The Melha Shriners
Their Investments in the Lives of Children Are Paying Huge Dividends
Howard Newman was relating the story of how he and his wife, Cindy, ultimately decided to adopt a 2-year-old Russian boy suffering from what’s known as ‘limb deficiency’ — the child was born missing part of his thigh bone and fibula, and had a foot where his short leg ended.
He started by recalling what he could of a conversation the couple had with an orthopedic specialist practicing not far from where they lived in the Albany, N.Y. area. Essentially, the Newmans were looking for insight into what this boy was up against, what care he would need, and what kind of life he could expect.
And the doctor answering their questions wasn’t exactly filling them with hope and optimism.
“He tried to discourage us from doing this,” Howard recalled. “He said that a boy like this may never walk. He was giving us all the negatives, saying things like ‘think about having to carry a 20-year-old up and down steps.’”
But the Newmans were not to be easily deterred. They had the same discussion with more specialists, and eventually gained enough confidence to buy two plane tickets to Russia — and three for the ride home.
When they picked up the child, they had a talk with the Russian doctor administering the physical that was required to complete paperwork for the American embassy. He had what amounted to a question wrapped in the form of a plea.
“He said, ‘you are taking him to Shriners, aren’t you?’” said Howard.
To make a long story somewhat shorter, they did. Specifically, they took him to the Shriners Hospital for Children on Carew Street in Springfield, and they’ve been bringing him back periodically for more than 16 years.
His care there started with the amputation of his foot, leaving young Isaac in a body cast for six weeks. He was then fitted for a prosthetic leg, the first of several he’s needed over the years.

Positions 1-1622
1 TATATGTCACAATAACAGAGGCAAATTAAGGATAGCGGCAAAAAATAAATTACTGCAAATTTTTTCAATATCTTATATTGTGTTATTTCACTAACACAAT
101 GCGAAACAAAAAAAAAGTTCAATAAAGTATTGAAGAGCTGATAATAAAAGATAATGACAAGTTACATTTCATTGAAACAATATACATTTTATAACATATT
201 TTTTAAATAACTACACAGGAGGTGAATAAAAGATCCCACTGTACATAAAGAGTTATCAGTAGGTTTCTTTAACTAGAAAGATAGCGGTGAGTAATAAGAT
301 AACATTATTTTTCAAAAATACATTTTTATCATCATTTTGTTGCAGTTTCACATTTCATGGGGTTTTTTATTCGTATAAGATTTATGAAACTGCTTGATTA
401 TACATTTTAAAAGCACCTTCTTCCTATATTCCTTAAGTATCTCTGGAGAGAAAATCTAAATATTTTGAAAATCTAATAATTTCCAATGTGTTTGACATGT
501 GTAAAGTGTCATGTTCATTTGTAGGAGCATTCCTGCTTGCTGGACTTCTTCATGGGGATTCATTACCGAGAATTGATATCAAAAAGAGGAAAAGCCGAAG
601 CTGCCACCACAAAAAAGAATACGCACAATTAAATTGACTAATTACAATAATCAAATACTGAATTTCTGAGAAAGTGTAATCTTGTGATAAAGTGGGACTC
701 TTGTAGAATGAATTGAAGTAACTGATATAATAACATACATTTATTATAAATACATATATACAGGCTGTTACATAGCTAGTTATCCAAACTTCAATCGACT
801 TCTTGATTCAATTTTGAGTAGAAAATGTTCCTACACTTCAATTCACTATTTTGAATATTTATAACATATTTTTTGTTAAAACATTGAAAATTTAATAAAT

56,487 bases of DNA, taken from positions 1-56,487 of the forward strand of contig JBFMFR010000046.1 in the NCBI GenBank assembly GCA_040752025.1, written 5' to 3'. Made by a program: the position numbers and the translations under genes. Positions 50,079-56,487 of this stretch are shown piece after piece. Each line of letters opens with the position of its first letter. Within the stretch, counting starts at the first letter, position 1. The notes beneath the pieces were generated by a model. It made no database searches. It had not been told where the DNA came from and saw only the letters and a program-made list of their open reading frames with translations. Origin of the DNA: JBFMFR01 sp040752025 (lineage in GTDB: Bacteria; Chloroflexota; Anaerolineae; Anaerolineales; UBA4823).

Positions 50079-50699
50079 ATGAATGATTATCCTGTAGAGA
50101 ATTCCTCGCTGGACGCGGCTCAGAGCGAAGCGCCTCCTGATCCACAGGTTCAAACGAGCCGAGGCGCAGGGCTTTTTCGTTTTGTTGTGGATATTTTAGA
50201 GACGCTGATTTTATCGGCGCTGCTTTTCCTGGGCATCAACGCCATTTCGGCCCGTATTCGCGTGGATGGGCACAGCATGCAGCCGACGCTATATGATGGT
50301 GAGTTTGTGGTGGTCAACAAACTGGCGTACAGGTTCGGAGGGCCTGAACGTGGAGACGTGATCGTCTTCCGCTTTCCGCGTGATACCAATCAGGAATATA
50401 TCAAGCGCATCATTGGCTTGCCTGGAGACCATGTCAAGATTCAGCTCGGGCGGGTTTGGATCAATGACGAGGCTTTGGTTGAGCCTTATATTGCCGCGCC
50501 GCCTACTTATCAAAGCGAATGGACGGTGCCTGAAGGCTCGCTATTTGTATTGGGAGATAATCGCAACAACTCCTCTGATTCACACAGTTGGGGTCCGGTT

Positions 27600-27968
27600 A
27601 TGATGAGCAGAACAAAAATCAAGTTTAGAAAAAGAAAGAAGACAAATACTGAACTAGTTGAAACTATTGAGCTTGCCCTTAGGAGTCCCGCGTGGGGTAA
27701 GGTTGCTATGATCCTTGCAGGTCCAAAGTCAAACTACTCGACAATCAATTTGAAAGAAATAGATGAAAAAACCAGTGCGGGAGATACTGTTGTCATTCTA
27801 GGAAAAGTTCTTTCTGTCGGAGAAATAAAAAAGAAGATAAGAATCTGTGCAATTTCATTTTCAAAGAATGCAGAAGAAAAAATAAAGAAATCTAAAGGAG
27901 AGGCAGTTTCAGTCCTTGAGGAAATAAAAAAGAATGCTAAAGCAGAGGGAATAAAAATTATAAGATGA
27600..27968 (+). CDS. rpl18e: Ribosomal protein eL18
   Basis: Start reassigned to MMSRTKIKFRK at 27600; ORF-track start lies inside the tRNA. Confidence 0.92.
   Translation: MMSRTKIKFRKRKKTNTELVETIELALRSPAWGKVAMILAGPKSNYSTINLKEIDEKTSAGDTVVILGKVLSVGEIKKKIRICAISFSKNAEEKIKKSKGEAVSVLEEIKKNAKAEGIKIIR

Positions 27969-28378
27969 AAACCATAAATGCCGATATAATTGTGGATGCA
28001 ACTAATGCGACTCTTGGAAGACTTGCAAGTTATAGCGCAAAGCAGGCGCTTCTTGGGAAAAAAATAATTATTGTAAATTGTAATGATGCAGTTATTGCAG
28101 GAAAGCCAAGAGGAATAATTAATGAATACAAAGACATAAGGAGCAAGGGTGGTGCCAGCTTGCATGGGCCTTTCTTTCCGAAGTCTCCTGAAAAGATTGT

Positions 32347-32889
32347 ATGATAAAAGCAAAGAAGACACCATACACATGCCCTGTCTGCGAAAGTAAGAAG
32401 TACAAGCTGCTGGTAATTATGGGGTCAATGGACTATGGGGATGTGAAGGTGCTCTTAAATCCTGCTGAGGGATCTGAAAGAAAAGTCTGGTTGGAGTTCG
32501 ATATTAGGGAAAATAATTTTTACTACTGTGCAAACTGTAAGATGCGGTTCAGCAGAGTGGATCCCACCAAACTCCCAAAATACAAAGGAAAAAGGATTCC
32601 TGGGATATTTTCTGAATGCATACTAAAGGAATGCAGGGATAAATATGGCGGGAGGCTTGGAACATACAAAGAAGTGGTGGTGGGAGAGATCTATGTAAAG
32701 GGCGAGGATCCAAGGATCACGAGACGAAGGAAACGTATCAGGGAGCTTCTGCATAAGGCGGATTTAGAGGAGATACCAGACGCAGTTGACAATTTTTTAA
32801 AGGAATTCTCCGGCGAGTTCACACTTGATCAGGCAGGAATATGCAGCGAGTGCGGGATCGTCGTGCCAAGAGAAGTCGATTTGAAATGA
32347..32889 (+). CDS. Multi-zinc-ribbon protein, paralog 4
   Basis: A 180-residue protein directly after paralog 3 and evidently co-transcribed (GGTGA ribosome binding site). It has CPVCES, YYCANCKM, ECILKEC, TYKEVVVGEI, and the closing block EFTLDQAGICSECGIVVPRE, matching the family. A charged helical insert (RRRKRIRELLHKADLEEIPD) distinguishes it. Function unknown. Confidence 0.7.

“As I grow, I need new legs,” said Isaac, adding that there were years when he went through two.
As he talked with BusinessWest on a cold Friday morning in late January, he was at the hospital to be fitted for the latest of these prosthetic limbs, all provided free of charge.
“I’ve pretty much stopped growing now — they’re replacing this one because it’s faded,” said Isaac, who walks with a slight limp and can run with his fellow classmates during gym class.
He leads what Dr. David Drvaric, who performed the amputation surgery and has cared for Isaac since he first arrived at the hospital, called a normal life. “He just has to put his leg on every day.”
Howard Newman said Isaac’s experiences with Shriners went a long way toward convincing he and Cindy to adopt another Russian child with similar problems, a girl named Chloe. She is also a regular visitor at the hospital, and, like her brother, has gone through a number of prosthetic limbs.
Isaac Newman, seen here with his father, Howard, has been coming to the Shriners Hospital for Children in Springfield for more than 16 years.
It isn’t written down anywhere, but it is the unofficial mission of the Melha Shrine Temple, based on Longhill Street in Springfield, to help script more success stories like those involving Isaac and Chloe.
The Melha Shriners, like other temples across the U.S. and around the world, raise money to fund the 22 Shriners Childrens Hospitals in this country and now also Canada and Mexico. But equally important, they work tirelessly to raise awareness of these facilities and the critical, compassionate work that goes on at each one, while also dispelling the misperceptions that exist concerning them.